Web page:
A message posted to Wit’s End’s website and social media accounts reads, in part: “Friends, sadly, Wit’s End will not be reopening. The impact of such an extended shutdown was just too great to overcome ... Your enthusiasm for all things Wit’s End…our cocktails, our food and our general way...still humbles me. As you frequent other neighborhood bars and restaurants, please keep the Wit’s spirit in mind — leave your pretenses at the door, be true to yourself and enjoy the time with your friends and loved ones.”
In Wit’s End’s final days, it functioned as a pop-up clinic for COVID-19 antibody testing, which the city reportedly shut down with a zoning use challenge. (The accuracy — or lack thereof — of available COVID-19 antibody tests is still an issue; plus, the CDC doesn’t yet have enough information to determine if people who do have antibodies to the virus are definitely protected from reinfection.)
After a decade, Somerville gem Bergamot (118 Beacon St.) has closed. The intimate, upscale restaurant served what it described as “progressive American cuisine” and spawned a nearby sibling wine bar, Bisq (which also has a Time Out Market food hall offshoot). Part of the Bergamot team is also behind a recently opened taqueria on the Boston/Brookline line near Boston University, Taqueria el Barrio.
Bergamot co-owner Servio Garcia told The Boston Globe that the pandemic was “pretty much the nail that sealed the coffin,” noting that the restaurant wasn’t suited for a pivot to takeout and delivery. (Sibling Bisq, meanwhile, has been offering takeout, featuring chef Alex Sáenz’s extraordinarily popular fried chicken, among other items.)
It’s not entirely goodbye, though: Bergamot will be rebranded into an art gallery and a more casual restaurant, B2, featuring gastropub fare alongside local beer from new brewery FAB, which has roots in Somerville and Dorchester. Takeout and delivery should start soon. “This is not a new chapter, but rather a new book,” Garcia told the Globe.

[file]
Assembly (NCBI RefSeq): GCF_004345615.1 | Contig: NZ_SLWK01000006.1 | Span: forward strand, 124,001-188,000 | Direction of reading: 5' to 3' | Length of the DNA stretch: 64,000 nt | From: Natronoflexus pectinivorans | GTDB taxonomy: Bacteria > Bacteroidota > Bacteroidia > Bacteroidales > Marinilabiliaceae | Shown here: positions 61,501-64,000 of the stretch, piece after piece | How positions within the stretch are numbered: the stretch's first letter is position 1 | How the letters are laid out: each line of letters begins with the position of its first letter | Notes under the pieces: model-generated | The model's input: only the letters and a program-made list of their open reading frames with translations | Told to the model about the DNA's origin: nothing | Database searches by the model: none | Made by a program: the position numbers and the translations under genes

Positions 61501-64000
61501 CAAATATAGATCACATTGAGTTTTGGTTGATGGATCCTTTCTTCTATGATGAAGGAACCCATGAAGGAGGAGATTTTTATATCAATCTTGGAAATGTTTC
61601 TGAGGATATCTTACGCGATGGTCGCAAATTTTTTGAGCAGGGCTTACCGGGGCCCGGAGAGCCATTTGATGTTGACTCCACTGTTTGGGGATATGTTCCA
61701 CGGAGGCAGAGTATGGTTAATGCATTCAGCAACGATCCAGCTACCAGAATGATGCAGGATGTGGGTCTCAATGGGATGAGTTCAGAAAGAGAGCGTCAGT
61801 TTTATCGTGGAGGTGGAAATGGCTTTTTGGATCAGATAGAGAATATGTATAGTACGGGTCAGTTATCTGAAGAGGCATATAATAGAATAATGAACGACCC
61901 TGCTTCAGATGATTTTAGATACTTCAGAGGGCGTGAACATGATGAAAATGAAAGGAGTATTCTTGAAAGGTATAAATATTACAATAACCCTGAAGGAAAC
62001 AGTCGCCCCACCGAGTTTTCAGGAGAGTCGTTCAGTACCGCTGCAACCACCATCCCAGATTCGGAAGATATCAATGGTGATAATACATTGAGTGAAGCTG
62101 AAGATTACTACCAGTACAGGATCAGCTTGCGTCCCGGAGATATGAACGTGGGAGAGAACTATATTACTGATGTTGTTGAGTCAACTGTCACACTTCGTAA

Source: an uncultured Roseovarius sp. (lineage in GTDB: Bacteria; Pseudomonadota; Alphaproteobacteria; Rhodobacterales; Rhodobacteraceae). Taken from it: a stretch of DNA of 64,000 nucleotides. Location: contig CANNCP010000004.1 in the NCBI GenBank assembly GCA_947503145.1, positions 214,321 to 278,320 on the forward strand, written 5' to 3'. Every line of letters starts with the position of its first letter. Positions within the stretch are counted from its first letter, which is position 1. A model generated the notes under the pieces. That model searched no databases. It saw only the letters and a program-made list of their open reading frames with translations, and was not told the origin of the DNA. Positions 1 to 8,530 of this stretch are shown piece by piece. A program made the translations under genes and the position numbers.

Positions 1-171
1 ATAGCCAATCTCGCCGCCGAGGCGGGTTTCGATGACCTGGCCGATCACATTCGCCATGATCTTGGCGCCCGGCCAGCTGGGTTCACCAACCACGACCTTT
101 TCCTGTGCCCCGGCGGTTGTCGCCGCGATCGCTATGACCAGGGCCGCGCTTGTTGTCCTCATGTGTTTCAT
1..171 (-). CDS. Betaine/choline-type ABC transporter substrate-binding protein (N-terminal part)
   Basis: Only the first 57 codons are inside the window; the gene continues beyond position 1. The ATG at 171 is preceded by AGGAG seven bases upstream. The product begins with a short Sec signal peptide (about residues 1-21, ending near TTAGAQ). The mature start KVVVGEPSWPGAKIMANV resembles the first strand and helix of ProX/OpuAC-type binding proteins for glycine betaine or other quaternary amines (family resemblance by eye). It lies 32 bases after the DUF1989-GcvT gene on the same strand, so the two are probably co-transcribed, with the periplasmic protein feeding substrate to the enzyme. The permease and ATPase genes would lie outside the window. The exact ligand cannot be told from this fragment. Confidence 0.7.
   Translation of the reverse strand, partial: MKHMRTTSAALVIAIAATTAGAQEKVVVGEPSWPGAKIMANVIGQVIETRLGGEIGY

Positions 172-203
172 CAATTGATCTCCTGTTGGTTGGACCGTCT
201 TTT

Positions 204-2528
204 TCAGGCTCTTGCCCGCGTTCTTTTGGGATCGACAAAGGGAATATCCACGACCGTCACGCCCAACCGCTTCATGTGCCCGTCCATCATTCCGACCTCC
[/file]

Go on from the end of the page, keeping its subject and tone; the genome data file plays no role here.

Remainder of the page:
Steps from the Minuteman bike path, Tango has been serving up Argentinian fare — especially grilled steaks and other meats — for 18 years, founded by Ricardo and Nancy Mermet. The restaurant will close on June 28, according to an announcement posted to Facebook on June 22.
“From the many batches of chimichurri, to the double kisses on the cheek from Armando, to the cocktails poured by Gabriel, we have enjoyed every moment, and it has been our true honor to have served you,” read the announcement, in part. “These last few months have been difficult in so many ways. But our hearts were filled by the outpouring of support from our customers, and the dedication and perseverance of our staff ... While we say goodbye for now, I hope one day we might be able to bring it all to life again. Until then, I hope you think of us every time you pop open a bottle of Malbec, cut into a juicy steak, or see that distinctive dance...the tango.”
Irish pub O’Leary’s has closed in Brookline (1010 Beacon St.) after nearly 30 years. A June 21 Facebook post cites the pandemic as “definitely a factor,” adding that “overall it is the best decision for our family as a whole to make at this time ... Words can’t explain how much we will miss you.”